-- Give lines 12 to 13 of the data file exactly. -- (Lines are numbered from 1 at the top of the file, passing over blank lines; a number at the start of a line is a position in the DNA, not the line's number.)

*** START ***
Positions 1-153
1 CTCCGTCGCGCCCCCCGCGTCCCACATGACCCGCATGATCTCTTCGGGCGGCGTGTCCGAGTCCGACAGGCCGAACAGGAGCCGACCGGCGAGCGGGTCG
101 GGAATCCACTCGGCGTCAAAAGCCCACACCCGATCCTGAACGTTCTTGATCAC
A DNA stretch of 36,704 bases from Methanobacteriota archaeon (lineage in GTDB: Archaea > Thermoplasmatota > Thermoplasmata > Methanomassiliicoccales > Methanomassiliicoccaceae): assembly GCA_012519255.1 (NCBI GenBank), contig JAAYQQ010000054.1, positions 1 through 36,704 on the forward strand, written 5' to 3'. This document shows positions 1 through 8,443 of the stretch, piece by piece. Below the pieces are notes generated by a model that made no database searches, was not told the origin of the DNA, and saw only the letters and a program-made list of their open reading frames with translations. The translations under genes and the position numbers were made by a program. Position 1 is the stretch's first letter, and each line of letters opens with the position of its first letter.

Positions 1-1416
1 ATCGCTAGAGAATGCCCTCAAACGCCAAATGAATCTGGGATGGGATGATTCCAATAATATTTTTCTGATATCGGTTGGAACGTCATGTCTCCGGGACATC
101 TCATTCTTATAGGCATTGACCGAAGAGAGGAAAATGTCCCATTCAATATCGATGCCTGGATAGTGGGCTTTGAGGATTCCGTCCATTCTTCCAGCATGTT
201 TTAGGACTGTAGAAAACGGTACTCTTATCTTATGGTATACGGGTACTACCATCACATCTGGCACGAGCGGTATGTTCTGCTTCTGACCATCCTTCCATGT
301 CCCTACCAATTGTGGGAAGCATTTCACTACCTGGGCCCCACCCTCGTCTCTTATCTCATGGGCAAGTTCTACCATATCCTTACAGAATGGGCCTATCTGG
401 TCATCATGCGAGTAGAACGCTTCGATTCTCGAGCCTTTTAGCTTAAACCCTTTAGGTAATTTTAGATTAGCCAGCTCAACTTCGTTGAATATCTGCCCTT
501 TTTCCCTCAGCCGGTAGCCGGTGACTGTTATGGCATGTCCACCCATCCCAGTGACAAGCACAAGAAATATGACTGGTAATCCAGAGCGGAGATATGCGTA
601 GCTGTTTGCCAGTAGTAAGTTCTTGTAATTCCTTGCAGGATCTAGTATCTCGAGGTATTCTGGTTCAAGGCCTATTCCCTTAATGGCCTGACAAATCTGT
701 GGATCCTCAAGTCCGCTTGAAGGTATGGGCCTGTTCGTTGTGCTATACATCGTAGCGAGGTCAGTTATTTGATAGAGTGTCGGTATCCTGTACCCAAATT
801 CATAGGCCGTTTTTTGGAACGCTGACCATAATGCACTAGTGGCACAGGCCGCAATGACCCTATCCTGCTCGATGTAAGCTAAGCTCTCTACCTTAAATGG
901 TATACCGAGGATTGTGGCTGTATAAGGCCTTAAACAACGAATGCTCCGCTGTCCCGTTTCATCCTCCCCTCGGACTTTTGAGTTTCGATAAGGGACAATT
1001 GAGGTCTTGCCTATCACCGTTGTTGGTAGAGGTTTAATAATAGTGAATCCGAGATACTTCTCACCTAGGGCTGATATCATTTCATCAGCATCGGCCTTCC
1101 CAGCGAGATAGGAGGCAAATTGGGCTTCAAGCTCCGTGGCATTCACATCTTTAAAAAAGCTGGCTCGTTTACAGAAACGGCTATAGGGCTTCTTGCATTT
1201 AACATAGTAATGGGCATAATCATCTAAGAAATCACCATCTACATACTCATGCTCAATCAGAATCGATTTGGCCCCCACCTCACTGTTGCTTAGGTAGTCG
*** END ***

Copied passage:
601 GCTGTTTGCCAGTAGTAAGTTCTTGTAATTCCTTGCAGGATCTAGTATCTCGAGGTATTCTGGTTCAAGGCCTATTCCCTTAATGGCCTGACAAATCTGT
701 GGATCCTCAAGTCCGCTTGAAGGTATGGGCCTGTTCGTTGTGCTATACATCGTAGCGAGGTCAGTTATTTGATAGAGTGTCGGTATCCTGTACCCAAATT